By Deborah Wroe

In December 2012 Twitter announced it had surpassed 200 million monthly active users. Despite this massive growth Twitter still has its detractors……“I don’t have the time”, “I don’t care what Beyonce had for her breakfast”, “It’s just for kids”. And from the marketing community, “don’t put all your marketing eggs into one basket – go where your customers are”, “it’s too difficult to measure”. With 200 million users worldwide, and 10 million of those in the UK, unless your product or service is very niche, your customers and/or potential customers are likely to be using Twitter.

Twitter is not a selling platform but it is a highly effective communication tool and customer service is where it really comes to the fore.

Consumers are becoming more savvy with social media and know they can elevate a query, issue or complaint by using social media, in a very public way. How you as a brand/company deal with it is also public and your reputation can be enhanced by a positive response.

I have had many positive encounters with local and national brands using social media. For example, an online order I placed with the Body Shop was missing an item. Their online form to report it crashed for me so I tweeted them. They followed me and over a couple of direct messages (DMs) the issue was resolved. I have one now with my energy supplier – unresolved so I won’t name names, but after lengthy telephone calls I resorted to Twitter and asked for someone to email me, which they did, within 24 hours.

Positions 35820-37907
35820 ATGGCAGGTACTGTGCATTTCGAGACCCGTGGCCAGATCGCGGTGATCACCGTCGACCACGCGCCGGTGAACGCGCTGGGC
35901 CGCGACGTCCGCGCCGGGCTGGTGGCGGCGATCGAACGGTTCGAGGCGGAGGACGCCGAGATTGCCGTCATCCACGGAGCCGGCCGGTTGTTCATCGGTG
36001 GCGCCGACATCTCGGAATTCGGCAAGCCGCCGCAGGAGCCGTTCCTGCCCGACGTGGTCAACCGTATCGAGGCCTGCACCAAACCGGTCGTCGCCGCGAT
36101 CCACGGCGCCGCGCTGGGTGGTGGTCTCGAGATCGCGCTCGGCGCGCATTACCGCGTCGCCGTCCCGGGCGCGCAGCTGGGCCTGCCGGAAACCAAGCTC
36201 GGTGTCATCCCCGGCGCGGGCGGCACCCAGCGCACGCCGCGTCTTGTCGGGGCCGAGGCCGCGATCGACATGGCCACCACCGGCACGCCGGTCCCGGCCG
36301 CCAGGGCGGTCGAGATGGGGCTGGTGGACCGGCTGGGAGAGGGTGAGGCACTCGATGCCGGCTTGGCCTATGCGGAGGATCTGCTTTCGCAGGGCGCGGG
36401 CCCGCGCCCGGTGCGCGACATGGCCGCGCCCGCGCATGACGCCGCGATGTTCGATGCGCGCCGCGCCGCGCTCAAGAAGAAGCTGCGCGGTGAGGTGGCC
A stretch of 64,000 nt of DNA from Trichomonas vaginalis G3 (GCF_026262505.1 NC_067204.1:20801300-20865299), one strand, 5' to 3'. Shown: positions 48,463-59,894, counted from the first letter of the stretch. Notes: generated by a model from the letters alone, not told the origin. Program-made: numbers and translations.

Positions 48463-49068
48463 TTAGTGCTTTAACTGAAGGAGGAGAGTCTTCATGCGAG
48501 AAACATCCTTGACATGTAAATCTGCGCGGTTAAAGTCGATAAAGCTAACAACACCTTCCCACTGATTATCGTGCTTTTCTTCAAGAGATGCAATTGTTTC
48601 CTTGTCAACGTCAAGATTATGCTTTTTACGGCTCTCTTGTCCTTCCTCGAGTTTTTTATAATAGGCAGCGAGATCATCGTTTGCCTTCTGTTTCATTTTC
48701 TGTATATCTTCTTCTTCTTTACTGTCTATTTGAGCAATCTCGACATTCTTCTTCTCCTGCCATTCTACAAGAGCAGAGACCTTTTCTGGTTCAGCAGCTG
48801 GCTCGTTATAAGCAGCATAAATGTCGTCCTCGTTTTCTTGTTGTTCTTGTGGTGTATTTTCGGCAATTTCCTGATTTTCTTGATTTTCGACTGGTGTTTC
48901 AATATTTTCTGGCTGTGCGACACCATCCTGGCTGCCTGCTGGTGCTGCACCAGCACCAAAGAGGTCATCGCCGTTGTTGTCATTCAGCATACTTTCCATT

And some not so good…a local takeaway which took an age to deliver, delivered luke warm food, and not great food at that. I politely tweeted them whilst waiting for the food, as I couldn’t get through on the phone, no reply. I politely tweeted them after the food had arrived stating my disappointment, no reply. I think I may have then tweeted again on a weekday during the day, again no reply. Yet they were tweeting out offers and plaudits, so were actively using Twitter, but blatantly ignoring me. I voted with my feet and have never used them again. Yet they had the opportunity to turn that around – and missed it #fail. Unless @ replies and DMs are treated as a priority, it is best not to use Twitter at all. Bad use of social media adds to the problem, good use can turn a negative into a positive.

We see many brands using social media to signpost rather than deal with issues, “Sorry about that, please phone our call centre”. This is not using social media effectively, it’s called fobbing off.

The person tweeting should be responsible for answering the query. They should be empowered to follow the complainer and deal with the issue by DM or telephone or email, and take it out of the public arena of Twitter. If necessary, add initials to the end of a tweet to show who is managing the account at the time.

Whether it’s you as a business owner tweeting, or a social media manager/PR agency tweeting on your behalf doesn’t matter (and is a whole other blog). What matters is getting it right and using Twitter effectively as an extension of your customer service team.